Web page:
Huge Lime trees dismantled with Stihl MS880 chainsaw

This was really something for the crew to get stuck into. Two Huge Lime trees dismantled safely with Stihl MS880 chainsaw  (Tilia x europaea). What a job it turned out to be. It tested the skill, stamina and communication of the team to the maximum. A lot of the time, Team Leader – Joe found himself over 100ft away from his work colleagues. That’s 100ft vertically away. So yes, comms were used to make sure all members on site were fully aware of what’s going on and where they need to be. Large…very large chainsaws were used and modern, new rigging equipment used to lower safely to the ground at least 75% of the trees. Impact on the ground was minimal. In fact apart from the trees being no longer there is little signs of us having been there.

Why were the Lime trees dismantled?

The trees had been surveyed previously by an independent Arboriculturalist and been deemed physiologically unsound. Such was their size and location they had to be felled. Our client, whom we have worked for on several jobs such as this along with highways clearance works  asked us to carry out the work. First we liaised with the local authority – Tonbridge and Malling council to obtain correct permissions, then last week we made a start on the work itself. It was gruelling 10 days of hard graft, lumping wood, loading wood, un loading wood.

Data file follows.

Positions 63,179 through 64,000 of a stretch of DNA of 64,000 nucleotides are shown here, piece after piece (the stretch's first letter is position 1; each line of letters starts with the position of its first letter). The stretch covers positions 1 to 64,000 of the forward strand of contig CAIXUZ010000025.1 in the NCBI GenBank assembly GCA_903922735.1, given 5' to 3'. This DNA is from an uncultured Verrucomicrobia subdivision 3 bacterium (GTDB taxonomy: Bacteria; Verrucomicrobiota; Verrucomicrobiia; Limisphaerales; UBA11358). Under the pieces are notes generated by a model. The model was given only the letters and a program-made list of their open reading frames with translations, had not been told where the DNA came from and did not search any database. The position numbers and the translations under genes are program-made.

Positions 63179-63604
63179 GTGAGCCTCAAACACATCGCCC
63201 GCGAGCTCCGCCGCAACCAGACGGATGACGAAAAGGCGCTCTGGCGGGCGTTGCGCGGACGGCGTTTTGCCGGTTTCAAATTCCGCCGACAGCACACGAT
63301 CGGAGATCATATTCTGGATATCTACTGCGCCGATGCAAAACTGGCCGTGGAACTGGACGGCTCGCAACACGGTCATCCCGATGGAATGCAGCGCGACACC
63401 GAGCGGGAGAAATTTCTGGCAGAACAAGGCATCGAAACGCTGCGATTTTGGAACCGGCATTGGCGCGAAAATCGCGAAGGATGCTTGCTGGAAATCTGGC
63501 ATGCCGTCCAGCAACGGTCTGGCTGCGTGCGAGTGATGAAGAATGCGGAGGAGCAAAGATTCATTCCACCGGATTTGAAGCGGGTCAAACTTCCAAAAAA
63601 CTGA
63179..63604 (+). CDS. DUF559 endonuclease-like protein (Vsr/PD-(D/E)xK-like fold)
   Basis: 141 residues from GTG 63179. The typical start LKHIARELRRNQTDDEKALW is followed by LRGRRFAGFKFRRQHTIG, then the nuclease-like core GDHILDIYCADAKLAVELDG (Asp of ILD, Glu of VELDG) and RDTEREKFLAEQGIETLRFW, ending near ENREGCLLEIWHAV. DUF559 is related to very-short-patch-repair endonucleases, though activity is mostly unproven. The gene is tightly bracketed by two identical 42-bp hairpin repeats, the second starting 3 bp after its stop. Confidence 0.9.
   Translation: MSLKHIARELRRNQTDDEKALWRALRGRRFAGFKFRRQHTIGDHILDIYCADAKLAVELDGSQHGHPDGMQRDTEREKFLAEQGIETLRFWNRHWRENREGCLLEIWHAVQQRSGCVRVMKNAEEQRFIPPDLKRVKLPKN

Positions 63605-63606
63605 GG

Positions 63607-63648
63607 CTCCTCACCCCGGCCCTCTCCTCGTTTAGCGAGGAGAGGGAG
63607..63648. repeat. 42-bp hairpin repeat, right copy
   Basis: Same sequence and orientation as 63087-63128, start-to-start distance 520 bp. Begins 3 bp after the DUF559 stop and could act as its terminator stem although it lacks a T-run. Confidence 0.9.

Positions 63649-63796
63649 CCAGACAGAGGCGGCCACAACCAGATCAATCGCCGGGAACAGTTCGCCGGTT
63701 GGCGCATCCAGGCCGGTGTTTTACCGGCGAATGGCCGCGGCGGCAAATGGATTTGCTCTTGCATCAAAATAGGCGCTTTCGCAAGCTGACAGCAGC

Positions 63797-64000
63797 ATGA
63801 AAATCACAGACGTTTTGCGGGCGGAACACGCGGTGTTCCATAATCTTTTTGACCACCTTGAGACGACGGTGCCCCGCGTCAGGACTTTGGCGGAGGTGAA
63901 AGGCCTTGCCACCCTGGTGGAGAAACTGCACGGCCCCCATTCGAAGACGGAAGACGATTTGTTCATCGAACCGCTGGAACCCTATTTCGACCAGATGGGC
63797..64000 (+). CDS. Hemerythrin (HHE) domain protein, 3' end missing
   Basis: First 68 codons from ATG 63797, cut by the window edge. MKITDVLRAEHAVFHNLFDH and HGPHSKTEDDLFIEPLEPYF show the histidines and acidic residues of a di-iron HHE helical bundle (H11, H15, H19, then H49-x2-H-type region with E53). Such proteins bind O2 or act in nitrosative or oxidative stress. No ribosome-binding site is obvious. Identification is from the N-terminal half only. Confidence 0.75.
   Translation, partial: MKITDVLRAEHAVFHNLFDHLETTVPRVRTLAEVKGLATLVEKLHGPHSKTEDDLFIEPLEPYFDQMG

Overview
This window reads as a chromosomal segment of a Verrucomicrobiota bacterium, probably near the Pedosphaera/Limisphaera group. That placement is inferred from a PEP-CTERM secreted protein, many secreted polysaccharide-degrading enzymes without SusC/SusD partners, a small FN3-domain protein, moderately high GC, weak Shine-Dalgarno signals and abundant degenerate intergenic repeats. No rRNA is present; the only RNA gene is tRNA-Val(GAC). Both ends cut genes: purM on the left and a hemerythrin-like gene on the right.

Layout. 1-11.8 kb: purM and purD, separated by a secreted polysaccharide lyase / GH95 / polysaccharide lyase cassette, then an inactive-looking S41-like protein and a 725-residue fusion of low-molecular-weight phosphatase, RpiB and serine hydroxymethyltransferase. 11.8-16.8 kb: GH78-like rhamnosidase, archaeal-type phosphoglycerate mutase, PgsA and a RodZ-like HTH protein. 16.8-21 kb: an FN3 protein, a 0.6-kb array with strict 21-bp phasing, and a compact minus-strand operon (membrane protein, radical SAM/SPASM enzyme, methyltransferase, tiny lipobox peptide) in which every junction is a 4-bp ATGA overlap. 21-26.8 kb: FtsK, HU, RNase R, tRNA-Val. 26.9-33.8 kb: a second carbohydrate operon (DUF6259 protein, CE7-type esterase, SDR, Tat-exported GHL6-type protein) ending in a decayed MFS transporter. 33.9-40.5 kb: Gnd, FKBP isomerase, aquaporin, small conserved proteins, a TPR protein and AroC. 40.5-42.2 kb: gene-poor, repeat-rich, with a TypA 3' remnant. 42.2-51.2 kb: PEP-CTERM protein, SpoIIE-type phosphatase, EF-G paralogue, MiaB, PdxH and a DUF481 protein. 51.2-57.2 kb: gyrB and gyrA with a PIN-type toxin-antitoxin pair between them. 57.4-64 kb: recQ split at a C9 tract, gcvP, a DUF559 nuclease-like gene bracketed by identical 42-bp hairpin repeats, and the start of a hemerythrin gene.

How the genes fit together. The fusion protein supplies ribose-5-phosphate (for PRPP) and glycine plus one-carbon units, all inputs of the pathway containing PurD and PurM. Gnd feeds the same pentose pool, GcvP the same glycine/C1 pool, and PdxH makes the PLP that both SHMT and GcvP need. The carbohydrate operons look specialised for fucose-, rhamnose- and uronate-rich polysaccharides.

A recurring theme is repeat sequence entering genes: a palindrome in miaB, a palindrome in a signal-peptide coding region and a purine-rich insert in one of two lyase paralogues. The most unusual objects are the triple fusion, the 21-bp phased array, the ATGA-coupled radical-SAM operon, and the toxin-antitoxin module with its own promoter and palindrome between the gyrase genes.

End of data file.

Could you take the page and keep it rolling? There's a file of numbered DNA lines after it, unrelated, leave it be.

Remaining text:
What’s a Stihl MS880 chainsaw?

A new Stihl MS880 chainsaw was purchased in order to make the final cuts on the tree stems. This saw is 125 cc and is a real beast, it weighs in at 20kg including a 48inch bar and saw chain. It’s pretty much the latest chainsaw available in Europe. It also is a real work out using it, you can only imagine how tough it is using it up the tree from a rope and harness. TOUGH

Sounds hard?

It was tough going, lots of rigging with ropes, heavy wood, heavy saws, heavy everything. The crew performed amazingly and were subject of lots of people watching their exploits.  All in all we removed approx. 40 tonnes of arisings from site and left sight very little signs of having been present. The stumps were then ground away to allow for the soil to be improved and re-turfed. Great effort lads, they earn a few easy days off that back of it.

So, don’t forget, we really can say to you… No job is too big – we mean it

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